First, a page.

Remembering the Bombing of PAL Flight 434

It was a harrowing experience its passengers wouldn’t soon forget.
IMAGE Wikipedia / Aero Icarus

Few of us are hopping on a flight these days, but even when we were all free to fly anytime, many of us still get anxious. From the moment the plane takes off to the minute it lands, many people can’t shake off that feeling of dread. Even though the chances of a plane going down is about one in 5.4 million, and the likelihood that you’ll die in a plane crash is even lower (about one in 11 million), there’s always that tiny voice inside our heads that something might go wrong. 

Twenty-six years ago, something did go wrong. And it led to a harrowing experience for passengers onboard Philippine Airlines flight 434.

What happened to Flight 434

In 1994, PR 434 was a flight from Manila to Tokyo, with a stopover in Cebu. On December 11 of that year, the plane landed in Mactan International Airport at 6:50 a.m. One of the passengers from Manila was named Ramzi Yousef, who investigators later said was using a fake name. 

The Boeing 747 aircraft

Photo by Wikipedia / Aero Icarus .

Based on the investigation, Yousef went to the lavatory while the plane, a Boeing 747, was airborne to assemble the bomb he managed to bring with him onboard. He used a modified Casio watch as a timer and took out the wiring, batteries, and spark source from his shoes, which passed through airport security because metal detectors at the time were unable to detect it. In his toiletry kit he also carried nitroglycerin that he hid inside a bottle of contact lens fluid. 

Yousef then moved to seat 26K and stuffed the bomb underneath the seat, where the life vest was. He disembarked in Cebu after setting the bomb to explode in four hours.

The plane took off again from Cebu at 8:38 a.m. bound for Tokyo. The flight carried 273 passengers and 20 crew members. 

The bombed detonated at 11:43 a.m. The passenger sitting on 26K, a 24-year-old Japanese man named Haruki Ikegami, was killed instantly, while at least 10 passengers in front and behind him were injured. In a retelling of the incident on the Canadian TV show Mayday, the blast punctured a hole in the floor toward the cargo hold underneath. Thankfully, the blast did not reach the aircraft’s fuel tank. If it did, investigators said it would have likely blown up the entire plane.

"It was as if a big rocket exploded right in the room," Captain Eduardo Reyes said during a terror trial two years after the incident. 

According to a report in the Washington Post, the blast set part of the ceiling on fire, but passengers quickly put it out with blankets.

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Panic and calm

Because the autopilot was engaged, the plane was able to correct the initial misalignment that the blast caused. In order to guide the plane to safety, the pilot needed to take control of the aircraft, but they were worried that disengaging the autopilot might cause the plane to bank to the right.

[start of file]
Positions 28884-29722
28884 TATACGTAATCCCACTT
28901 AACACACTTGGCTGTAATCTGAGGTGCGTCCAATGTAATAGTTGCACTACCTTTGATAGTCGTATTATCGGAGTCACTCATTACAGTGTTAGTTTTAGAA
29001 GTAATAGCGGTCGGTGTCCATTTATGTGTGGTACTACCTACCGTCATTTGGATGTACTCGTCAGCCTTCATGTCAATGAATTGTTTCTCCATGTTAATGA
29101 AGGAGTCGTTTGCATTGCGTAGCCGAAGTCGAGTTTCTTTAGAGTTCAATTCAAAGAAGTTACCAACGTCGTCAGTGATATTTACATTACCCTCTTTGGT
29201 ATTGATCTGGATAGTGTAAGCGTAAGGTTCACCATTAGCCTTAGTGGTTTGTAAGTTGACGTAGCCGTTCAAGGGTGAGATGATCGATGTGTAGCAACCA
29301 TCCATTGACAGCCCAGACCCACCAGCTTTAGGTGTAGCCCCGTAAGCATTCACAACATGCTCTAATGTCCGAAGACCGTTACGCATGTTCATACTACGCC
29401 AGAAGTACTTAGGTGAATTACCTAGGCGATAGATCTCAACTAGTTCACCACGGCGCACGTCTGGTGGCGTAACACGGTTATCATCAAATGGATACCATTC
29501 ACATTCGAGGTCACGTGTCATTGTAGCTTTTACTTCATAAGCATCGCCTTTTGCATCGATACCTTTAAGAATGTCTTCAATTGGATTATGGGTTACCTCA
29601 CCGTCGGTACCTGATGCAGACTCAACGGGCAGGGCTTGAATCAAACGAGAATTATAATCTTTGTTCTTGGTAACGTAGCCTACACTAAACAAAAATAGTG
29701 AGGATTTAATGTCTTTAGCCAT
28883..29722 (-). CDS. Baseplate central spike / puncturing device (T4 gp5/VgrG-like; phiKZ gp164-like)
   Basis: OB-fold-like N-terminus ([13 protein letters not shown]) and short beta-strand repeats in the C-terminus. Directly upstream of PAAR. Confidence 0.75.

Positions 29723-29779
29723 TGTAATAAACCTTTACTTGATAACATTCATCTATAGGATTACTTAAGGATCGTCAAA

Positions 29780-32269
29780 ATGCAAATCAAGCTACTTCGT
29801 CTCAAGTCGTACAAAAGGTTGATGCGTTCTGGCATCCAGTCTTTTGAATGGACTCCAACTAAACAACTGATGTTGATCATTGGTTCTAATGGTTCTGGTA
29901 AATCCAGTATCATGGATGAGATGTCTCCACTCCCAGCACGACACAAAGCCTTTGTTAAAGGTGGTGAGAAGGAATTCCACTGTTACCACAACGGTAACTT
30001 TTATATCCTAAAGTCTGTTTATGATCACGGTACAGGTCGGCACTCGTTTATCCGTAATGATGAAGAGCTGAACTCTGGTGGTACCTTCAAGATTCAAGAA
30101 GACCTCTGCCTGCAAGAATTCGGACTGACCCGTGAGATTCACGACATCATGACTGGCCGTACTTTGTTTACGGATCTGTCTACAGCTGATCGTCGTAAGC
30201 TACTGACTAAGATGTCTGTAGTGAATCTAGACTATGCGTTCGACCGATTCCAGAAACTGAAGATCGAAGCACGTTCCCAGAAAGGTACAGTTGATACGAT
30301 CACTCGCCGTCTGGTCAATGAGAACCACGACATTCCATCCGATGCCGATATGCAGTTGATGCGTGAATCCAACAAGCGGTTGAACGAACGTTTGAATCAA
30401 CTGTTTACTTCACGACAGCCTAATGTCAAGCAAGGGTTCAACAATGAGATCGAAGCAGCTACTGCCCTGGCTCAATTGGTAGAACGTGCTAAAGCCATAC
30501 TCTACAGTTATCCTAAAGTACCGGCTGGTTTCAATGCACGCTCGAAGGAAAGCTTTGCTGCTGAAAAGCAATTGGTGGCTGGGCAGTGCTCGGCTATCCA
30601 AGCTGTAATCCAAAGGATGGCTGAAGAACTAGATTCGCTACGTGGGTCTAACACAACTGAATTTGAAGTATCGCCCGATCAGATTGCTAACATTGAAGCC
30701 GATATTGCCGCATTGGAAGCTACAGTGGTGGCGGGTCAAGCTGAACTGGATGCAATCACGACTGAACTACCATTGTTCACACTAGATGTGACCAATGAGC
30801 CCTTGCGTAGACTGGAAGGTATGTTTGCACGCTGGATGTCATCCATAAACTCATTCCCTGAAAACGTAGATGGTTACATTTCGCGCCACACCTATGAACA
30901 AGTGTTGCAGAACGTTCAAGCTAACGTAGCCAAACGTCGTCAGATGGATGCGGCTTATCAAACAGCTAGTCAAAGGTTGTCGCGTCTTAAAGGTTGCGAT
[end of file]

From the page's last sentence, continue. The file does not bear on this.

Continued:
In a report on Cebu Daily News, Reyes calmly made an announcement to the passengers before disengaging the autopilot. “We’ll be landing at Naha soon, please remain in your seats and fasten your seat belts,” he said. The report said that some passengers were crying and that one Japanese passenger even began to write his will.

 Aftermath of the bombing, photographed by the United States Diplomatic Security Service

Photo by Wikipedia / United States Diplomatic Security Service.

The major problems were that the ailerons, or the part of the plane that enables turning maneuvers, were disabled, and that its elevators, or what controls the aircraft’s ability to ascend and descend, also failed.


But the flight crew, led by Captain Reyes and flight systems engineer Dexter Comendadaor, remained calm and were determined to land the plane safely. They requested for emergency landing at the closest airport, which was Naha Airport in Okinawa Island.

Passengers reportedly burst into applause for Captain Reyes and his team when the plane finally landed safely about an hour after the explosion.


Yousef was later identified as one of the masterminds of the 1993 bombing of the World Trade Center in New York City. The bombing of PAL flight 434 was intended to be a test run of the so-called Bojinka plot, a series of terror attacks planned by Yousef and Khalid Sheikh Mohammed that involved blowing up airplanes around the world, assassinating Pope John Paul II and crashing a plane into the headquarters of the CIA in Virginia, US.

The plot later failed after police discovered the suspects’ lair in an apartment in Manila in January 1995. Yousef was later arrested in Pakistan and was convicted for his role in the Bojinka plot. He was sentenced to life without parole.

According to Cebu Daily News, most of the crew of PAL flight 434 resigned and migrated to other countries after the bombing, but the pilots stayed and continued their careers in the Philippines. Captain Reyes moved to Cebu Pacific, retired in 2002 and passed away in 2007. Comendador meanwhile, also moved to Cebu Pacific and then later to AirAsia Philippines, where he now serves as CEO.

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Paul John Caña
Associate Editor, Esquire Philippines
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